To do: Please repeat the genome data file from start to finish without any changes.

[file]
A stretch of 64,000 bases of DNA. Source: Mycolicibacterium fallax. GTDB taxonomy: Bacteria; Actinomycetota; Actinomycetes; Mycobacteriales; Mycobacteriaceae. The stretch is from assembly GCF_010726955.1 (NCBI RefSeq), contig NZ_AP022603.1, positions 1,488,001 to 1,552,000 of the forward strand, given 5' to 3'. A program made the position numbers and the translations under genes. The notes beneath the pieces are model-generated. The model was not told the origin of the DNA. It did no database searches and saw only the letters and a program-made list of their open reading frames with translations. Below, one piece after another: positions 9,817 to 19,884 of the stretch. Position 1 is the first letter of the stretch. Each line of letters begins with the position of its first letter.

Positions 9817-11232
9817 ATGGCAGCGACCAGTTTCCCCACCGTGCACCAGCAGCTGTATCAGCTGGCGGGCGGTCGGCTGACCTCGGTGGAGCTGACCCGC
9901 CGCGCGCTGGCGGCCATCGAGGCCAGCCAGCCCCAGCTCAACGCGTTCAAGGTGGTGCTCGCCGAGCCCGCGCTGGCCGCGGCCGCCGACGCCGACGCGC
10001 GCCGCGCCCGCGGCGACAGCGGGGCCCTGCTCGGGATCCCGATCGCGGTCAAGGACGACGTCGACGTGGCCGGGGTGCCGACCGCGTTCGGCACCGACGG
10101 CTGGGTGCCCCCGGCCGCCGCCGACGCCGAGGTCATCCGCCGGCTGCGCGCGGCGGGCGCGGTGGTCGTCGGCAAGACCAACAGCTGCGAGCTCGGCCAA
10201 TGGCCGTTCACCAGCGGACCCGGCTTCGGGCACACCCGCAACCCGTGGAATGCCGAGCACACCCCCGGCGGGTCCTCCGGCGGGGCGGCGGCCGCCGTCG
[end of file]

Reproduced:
A stretch of 64,000 bases of DNA. Source: Mycolicibacterium fallax. GTDB taxonomy: Bacteria; Actinomycetota; Actinomycetes; Mycobacteriales; Mycobacteriaceae. The stretch is from assembly GCF_010726955.1 (NCBI RefSeq), contig NZ_AP022603.1, positions 1,488,001 to 1,552,000 of the forward strand, given 5' to 3'. A program made the position numbers and the translations under genes. The notes beneath the pieces are model-generated. The model was not told the origin of the DNA. It did no database searches and saw only the letters and a program-made list of their open reading frames with translations. Below, one piece after another: positions 9,817 to 19,884 of the stretch. Position 1 is the first letter of the stretch. Each line of letters begins with the position of its first letter.

Positions 9817-11232
9817 ATGGCAGCGACCAGTTTCCCCACCGTGCACCAGCAGCTGTATCAGCTGGCGGGCGGTCGGCTGACCTCGGTGGAGCTGACCCGC
9901 CGCGCGCTGGCGGCCATCGAGGCCAGCCAGCCCCAGCTCAACGCGTTCAAGGTGGTGCTCGCCGAGCCCGCGCTGGCCGCGGCCGCCGACGCCGACGCGC
10001 GCCGCGCCCGCGGCGACAGCGGGGCCCTGCTCGGGATCCCGATCGCGGTCAAGGACGACGTCGACGTGGCCGGGGTGCCGACCGCGTTCGGCACCGACGG
10101 CTGGGTGCCCCCGGCCGCCGCCGACGCCGAGGTCATCCGCCGGCTGCGCGCGGCGGGCGCGGTGGTCGTCGGCAAGACCAACAGCTGCGAGCTCGGCCAA
10201 TGGCCGTTCACCAGCGGACCCGGCTTCGGGCACACCCGCAACCCGTGGAATGCCGAGCACACCCCCGGCGGGTCCTCCGGCGGGGCGGCGGCCGCCGTCG